Working daughters often tell me they feel selfish when they take time to take care of themselves. Their elderly parent needs so much, how can they possibly put their own needs first? After all, they are not the ones who are failing, or sick, or struggling. Actually, many of them are. It’s just that the circumstances are different.
Caregiver stress is real. According to the U.S. Department of Health and Human Services Office on Women’s Health, caregivers are at risk for depression, anxiety, weakened immune systems, obesity and other chronic diseases. Many caregivers I know are operating on too little sleep, too little exercise, too much stress and often too much wine (yes, there is such a thing).
But how do they find the time to sleep more, exercise, or make a salad? Especially when their aging parent isn’t their only concern. They might also have children, a career, a spouse, that all need something from them. “You want me to go to the gym, or the salon, or take a walk on the beach when my to do list is longer than U.S. Route 20? That’s not only impossible, it’s selfish,” they tell me.
Self Care for Caregivers Is Selfless
Actually, it’s selfless. “Put your own oxygen mask on first” may sound cliché, but it makes sense. You cannot help someone else if you are gasping for air. Often, women become family caregivers because they are best suited for the job. They have organizational skills, critical thinking skills, compassion, and stamina. Admit it: you think no one else can care for your parent as well as you can. And if that’s not what you think, it may be what your parents think. If that’s the case, then why are you putting them at risk by setting yourself up to be unavailable? What happens if you go down and become the person who needs care? Who will step in and do what you do? If you look at self care from that point of view, that you are merely protecting a valuable asset for the whole family, then self care becomes selfless, not selfish.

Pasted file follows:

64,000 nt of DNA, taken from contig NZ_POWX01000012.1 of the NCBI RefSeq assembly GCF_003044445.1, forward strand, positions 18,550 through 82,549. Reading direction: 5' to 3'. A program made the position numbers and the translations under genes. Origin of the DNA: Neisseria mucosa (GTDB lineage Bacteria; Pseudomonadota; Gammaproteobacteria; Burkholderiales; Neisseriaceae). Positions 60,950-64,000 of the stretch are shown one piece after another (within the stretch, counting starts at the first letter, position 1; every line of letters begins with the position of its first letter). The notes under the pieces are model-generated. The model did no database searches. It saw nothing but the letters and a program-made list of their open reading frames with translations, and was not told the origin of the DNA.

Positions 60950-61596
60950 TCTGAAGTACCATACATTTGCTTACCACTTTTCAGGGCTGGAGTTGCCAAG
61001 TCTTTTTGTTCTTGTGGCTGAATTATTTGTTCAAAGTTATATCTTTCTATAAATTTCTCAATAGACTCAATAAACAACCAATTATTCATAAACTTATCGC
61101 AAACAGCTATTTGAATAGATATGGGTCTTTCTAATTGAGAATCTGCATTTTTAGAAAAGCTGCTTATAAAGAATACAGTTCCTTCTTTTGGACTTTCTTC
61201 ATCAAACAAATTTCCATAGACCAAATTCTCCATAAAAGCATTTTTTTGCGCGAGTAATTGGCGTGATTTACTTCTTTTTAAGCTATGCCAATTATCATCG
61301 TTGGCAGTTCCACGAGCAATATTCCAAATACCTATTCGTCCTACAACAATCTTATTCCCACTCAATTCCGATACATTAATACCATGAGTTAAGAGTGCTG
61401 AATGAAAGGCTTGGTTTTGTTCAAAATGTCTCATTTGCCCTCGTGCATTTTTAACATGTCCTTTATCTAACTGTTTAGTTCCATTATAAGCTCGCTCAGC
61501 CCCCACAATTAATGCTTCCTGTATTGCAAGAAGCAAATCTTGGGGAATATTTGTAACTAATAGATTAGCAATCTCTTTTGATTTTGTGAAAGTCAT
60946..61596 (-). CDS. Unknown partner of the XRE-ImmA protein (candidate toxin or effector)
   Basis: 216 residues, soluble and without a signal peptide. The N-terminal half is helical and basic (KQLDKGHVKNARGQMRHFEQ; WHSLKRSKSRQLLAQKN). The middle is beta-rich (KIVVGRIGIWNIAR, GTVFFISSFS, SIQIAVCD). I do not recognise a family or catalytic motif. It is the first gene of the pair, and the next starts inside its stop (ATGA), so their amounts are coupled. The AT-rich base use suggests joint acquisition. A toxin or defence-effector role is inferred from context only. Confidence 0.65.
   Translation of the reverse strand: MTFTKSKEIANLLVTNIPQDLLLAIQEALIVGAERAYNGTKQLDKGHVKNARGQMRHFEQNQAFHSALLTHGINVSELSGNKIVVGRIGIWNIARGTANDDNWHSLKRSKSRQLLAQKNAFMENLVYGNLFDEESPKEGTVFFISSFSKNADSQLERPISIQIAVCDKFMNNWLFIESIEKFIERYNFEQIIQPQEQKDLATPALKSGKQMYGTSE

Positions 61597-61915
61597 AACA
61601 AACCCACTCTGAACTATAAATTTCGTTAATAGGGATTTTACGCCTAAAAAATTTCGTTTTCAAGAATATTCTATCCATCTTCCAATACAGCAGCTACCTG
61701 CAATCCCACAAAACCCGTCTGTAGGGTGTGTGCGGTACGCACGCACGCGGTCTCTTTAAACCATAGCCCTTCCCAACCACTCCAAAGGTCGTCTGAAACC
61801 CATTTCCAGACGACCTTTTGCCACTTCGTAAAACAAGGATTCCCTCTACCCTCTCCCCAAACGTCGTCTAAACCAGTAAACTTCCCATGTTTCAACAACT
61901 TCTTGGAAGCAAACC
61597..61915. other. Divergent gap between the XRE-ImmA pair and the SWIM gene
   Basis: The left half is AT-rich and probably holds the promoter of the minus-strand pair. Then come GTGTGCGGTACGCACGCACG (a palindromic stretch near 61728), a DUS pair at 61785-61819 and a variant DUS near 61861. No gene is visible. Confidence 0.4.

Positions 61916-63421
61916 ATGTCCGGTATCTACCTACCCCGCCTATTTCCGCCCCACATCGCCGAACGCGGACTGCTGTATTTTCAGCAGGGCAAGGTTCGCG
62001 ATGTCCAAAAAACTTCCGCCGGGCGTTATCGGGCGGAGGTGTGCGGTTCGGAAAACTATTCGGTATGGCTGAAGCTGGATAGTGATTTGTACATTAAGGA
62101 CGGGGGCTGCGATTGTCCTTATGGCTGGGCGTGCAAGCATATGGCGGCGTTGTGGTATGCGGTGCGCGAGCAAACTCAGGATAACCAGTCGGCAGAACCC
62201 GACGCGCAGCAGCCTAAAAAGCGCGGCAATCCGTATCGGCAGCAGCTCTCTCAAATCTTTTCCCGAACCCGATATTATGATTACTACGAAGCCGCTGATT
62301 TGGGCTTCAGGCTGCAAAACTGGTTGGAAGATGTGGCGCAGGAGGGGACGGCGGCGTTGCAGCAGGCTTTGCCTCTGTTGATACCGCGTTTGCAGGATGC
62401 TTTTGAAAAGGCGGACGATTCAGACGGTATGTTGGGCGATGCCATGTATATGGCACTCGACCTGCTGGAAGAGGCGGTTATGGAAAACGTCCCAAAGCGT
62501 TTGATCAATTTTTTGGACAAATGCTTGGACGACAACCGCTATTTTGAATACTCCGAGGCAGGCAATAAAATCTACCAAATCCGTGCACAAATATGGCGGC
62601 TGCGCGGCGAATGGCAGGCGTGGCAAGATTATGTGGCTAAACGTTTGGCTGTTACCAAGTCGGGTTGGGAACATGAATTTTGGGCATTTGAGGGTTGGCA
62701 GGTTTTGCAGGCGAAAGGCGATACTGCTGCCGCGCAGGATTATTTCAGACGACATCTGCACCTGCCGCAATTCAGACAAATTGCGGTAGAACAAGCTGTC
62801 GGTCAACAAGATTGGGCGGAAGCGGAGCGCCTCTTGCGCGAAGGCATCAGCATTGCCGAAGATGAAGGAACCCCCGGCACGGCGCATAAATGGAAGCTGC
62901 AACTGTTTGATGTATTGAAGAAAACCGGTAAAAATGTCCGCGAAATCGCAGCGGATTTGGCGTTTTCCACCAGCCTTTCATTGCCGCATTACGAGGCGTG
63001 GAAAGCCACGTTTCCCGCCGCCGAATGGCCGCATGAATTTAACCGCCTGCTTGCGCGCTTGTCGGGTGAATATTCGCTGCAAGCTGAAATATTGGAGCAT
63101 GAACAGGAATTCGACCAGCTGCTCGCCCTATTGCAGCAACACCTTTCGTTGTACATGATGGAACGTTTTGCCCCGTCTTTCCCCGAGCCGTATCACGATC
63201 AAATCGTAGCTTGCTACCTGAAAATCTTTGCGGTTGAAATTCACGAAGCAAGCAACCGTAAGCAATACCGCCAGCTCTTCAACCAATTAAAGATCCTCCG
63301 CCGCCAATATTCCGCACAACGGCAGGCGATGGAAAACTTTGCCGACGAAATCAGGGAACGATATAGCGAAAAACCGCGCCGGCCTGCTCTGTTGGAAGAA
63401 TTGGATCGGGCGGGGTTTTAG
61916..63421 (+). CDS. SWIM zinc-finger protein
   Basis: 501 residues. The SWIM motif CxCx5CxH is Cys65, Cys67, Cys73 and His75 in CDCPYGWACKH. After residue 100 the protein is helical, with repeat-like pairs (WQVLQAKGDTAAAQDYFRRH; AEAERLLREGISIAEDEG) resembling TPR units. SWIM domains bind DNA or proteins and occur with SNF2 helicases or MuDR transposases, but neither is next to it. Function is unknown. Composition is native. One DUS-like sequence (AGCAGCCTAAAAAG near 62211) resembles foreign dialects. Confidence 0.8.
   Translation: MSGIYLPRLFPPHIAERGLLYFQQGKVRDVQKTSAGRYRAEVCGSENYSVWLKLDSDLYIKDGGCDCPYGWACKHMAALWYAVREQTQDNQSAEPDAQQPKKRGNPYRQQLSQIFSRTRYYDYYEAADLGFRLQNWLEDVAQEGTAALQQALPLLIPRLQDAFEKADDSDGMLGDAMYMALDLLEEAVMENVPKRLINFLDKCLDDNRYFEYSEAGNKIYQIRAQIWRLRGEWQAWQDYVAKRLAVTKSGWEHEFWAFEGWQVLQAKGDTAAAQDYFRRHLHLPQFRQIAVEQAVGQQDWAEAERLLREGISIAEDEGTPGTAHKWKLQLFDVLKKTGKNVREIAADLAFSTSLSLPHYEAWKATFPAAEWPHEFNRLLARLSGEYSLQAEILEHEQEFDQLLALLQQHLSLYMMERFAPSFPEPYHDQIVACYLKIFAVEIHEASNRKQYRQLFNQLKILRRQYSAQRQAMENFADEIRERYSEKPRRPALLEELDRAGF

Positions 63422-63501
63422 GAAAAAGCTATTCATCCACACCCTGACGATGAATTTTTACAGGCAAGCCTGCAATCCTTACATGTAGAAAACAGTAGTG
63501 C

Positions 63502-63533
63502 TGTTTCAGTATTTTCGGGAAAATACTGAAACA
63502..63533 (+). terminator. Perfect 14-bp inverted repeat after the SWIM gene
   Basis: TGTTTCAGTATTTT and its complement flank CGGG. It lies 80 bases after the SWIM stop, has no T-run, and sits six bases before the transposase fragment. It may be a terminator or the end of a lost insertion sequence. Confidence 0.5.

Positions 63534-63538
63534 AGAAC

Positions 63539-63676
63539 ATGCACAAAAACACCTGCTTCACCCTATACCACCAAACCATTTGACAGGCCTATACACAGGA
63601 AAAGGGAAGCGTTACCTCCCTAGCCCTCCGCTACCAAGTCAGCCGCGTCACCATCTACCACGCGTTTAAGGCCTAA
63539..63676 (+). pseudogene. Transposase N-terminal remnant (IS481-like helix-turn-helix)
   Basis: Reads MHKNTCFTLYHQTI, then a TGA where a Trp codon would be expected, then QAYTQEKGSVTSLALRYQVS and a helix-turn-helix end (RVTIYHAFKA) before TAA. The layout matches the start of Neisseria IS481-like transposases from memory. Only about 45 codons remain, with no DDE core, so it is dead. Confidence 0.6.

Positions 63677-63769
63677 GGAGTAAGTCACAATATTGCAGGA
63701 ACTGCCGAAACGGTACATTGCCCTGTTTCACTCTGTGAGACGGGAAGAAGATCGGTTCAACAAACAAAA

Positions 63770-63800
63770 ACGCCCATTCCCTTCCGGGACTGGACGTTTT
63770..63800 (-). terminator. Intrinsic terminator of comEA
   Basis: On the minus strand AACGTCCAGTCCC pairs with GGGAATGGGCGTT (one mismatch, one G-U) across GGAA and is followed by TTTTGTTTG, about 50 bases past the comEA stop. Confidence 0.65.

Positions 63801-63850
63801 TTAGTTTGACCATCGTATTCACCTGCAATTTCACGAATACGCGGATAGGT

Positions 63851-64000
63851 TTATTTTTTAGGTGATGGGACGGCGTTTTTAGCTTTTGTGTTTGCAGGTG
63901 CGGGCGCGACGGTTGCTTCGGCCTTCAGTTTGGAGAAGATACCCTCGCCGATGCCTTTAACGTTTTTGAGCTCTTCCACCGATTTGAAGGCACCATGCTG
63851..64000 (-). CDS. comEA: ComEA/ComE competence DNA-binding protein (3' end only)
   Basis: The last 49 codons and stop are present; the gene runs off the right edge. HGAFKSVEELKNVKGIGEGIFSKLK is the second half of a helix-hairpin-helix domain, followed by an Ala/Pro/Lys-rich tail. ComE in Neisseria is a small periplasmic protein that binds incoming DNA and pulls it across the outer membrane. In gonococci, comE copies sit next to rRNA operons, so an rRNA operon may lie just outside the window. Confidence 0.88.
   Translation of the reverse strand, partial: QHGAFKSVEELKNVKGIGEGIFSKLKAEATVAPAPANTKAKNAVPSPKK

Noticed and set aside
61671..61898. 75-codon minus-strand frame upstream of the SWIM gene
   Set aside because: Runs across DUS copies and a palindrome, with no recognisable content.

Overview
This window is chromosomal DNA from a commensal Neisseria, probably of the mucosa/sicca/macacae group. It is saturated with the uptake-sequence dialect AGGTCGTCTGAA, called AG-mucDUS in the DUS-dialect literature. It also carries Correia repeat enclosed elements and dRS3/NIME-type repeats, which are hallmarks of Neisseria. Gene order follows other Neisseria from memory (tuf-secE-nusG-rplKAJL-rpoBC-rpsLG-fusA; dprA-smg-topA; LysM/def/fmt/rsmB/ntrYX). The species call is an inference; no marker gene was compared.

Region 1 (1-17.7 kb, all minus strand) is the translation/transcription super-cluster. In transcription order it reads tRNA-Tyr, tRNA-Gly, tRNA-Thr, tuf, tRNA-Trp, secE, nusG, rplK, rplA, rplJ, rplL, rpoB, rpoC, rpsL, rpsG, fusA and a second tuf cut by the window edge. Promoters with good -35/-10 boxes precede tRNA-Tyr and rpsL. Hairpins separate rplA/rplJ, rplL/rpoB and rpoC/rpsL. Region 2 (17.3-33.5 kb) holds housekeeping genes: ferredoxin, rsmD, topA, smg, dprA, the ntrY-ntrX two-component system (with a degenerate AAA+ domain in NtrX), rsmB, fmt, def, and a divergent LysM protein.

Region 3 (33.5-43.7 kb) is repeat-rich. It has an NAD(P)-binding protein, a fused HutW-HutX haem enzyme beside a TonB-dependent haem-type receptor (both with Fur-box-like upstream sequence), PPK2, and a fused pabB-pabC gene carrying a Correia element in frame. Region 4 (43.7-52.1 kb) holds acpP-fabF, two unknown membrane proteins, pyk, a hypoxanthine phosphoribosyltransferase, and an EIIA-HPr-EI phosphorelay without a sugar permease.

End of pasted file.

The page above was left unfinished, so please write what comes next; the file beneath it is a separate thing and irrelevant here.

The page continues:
Self Care for Caregivers Is Not Selfish
There’s another way to think about self care too. One that personally, I think is more compelling. Think of yourself as one of your family members. What would you do if someone in your inner circle was exhausted, stressed, run down, desperately in need of some me time? You would step in and help them out, because you’re a caregiver and that’s what you do. Now look in the mirror. Someone in your inner circle needs some attention. Don’t ignore her. That’s selfish. Give her some support. Be selfless. Caregiver, look in the mirror. Someone in your inner circle needs some attention. Click To Tweet
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